Things have their reasons 

(translated from Arabic) 

Because things cannot be complete 

without their shadows, 

God created the candles 

And the glittering lamps 

on the water’s surface 

————

Because the sea surface rises up 

and collapses Down, 

like a lover’s chest 

Because lover’s sighs 

stumble one after another 

like the sea waves, 

God created the moon 

————

Because the Earth 

does not stop spinning, 

in search of its rendezvous 

God created the hours 

and asked them 

to look after the minutes and the seconds, 

and because, usually, appointments 

choose their appointees, 

God spared chance 

————

Because the pomegranate tree 

keeps its vows, 

and the full chestnut 

yearns for its self, 

God created the earth 

————

Because the night holds its grip 

On the day’s sleeves 

Like a blind man 

clinching his hand on his cane, 

Because the day 

Throws the remnants of its light 

And slips underneath the evening’s gown 

God created the opposites 

————

Because nothing is complete 

without what compliments it 

God created love 

Because things have no being 

without what is not in them 

God spared the pain. 

— Ramzi Suleiman 

Things Have Their Reasons will appear in “Trees Die Standing,” a book of Arabic poetry by Ramzi Suleiman, Raya Publishing House, Haifa, Israel,  Autumn 2015.

When the Heart Skips a Beat: Poetic Meter

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Most people would agree that poetry is best read aloud.

I was fortunate to have had a mother who read poetry to me from the time I could walk. Our first shared poems included those of A. A. Milne:

The End

When I was One,

I had just begun.

When I was Two,


I was nearly new.


When I was Three

I was hardly me.


When I was Four,

I was not much more.


When I was Five,
 

I was just alive.

But now I am Six,
 I’m as clever as clever.

So I think I’ll be six now for ever and ever.

Having absorbed Milne’s satisfying dimeter, I wrote my first poem. It was an ode to sweet hot cereal.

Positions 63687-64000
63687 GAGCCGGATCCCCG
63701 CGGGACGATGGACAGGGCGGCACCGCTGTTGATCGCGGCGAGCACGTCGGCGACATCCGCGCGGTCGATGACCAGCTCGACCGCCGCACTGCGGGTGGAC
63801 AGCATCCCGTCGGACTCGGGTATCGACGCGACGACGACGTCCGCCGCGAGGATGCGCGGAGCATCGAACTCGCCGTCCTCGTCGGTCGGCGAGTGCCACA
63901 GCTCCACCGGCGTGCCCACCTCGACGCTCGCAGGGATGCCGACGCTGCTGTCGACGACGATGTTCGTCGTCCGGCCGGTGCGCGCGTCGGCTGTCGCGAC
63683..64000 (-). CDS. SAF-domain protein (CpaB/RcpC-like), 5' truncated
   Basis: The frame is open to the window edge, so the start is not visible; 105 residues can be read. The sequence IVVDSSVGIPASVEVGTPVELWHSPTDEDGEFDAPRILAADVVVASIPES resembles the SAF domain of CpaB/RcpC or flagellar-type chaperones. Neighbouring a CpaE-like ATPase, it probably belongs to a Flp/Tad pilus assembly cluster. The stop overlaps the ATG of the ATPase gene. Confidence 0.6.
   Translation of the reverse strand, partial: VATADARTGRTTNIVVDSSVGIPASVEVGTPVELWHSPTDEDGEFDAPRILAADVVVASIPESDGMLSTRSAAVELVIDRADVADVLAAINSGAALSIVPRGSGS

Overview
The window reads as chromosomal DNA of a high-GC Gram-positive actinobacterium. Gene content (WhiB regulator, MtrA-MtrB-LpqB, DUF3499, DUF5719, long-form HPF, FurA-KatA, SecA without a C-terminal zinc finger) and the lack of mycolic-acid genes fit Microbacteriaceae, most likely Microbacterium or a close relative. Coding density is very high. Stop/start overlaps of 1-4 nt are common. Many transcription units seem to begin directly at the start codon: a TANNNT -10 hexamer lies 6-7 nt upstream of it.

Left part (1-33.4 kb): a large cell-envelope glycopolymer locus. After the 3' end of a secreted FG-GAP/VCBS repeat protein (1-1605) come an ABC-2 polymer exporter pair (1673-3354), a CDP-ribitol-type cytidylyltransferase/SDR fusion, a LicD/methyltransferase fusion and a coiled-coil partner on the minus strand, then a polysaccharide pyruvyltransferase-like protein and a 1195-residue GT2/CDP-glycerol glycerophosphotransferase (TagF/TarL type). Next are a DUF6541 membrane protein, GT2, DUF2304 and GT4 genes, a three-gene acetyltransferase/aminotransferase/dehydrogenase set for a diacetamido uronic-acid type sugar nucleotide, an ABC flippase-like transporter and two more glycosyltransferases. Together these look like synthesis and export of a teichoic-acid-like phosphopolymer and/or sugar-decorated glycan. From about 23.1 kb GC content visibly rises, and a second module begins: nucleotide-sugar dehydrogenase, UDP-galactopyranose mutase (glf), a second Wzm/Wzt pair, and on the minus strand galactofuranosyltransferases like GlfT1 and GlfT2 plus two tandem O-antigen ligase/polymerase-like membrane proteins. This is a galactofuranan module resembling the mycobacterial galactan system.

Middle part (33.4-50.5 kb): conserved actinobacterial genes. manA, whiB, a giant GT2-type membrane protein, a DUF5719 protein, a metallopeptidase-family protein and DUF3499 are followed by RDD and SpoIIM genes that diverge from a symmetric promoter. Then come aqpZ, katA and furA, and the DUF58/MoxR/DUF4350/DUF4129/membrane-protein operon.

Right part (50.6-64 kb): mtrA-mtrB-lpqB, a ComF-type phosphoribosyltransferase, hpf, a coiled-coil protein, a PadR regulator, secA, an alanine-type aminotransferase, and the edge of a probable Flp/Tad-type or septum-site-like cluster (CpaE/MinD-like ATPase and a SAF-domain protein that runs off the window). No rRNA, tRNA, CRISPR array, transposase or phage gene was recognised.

Brown sugar

all around,

Up and down,

Oh, hear the happy sound.

I can still feel the movement of my spoon shmushing and melting the brown sugar into my cereal. 

Only now do I notice how this early poem breaks the rules by having two beats in each of the first three lines, followed by three beats in the last. At the same time, doesn’t that last line act as a stop to the forward motion of the poem—like a flashing yellow light and clanging bell signals the lowering of the bar for an oncoming train?

I’m currently adapting 19th century poetry by a well-known children’s book writer/illustrator to serve as voices for some of the magical creatures in my middle grade WIP. The original poems employed four feet to a line (tetrameter). Sometimes the rhythm was a bit “off”, but I liked the quirkiness and interest this created. Yet, people–editors, writing groups—warn that meter must be spot on if it’s to appear in a published work for children.

When did children become so picky?

On the other hand, I balk at poems that begin with a certain meter and change into something mushy and undefined. Once established, listeners depend upon a reliable meter—as reliable as a heartbeat, so that when the heart skips or rushes on, or god-forbid, stops—we sit up and take notice.

Two useful guides to poetic meter and stressed syllables:

https://web.cn.edu/kwheeler/documents/Meter_Handout.pdf

http://www.poetryfoundation.org/learning/glossary-terms?category=rhythm-and-meter

Do you think poetry for children should follow a different set of rules than poetry for adults? I’d love to hear your comments.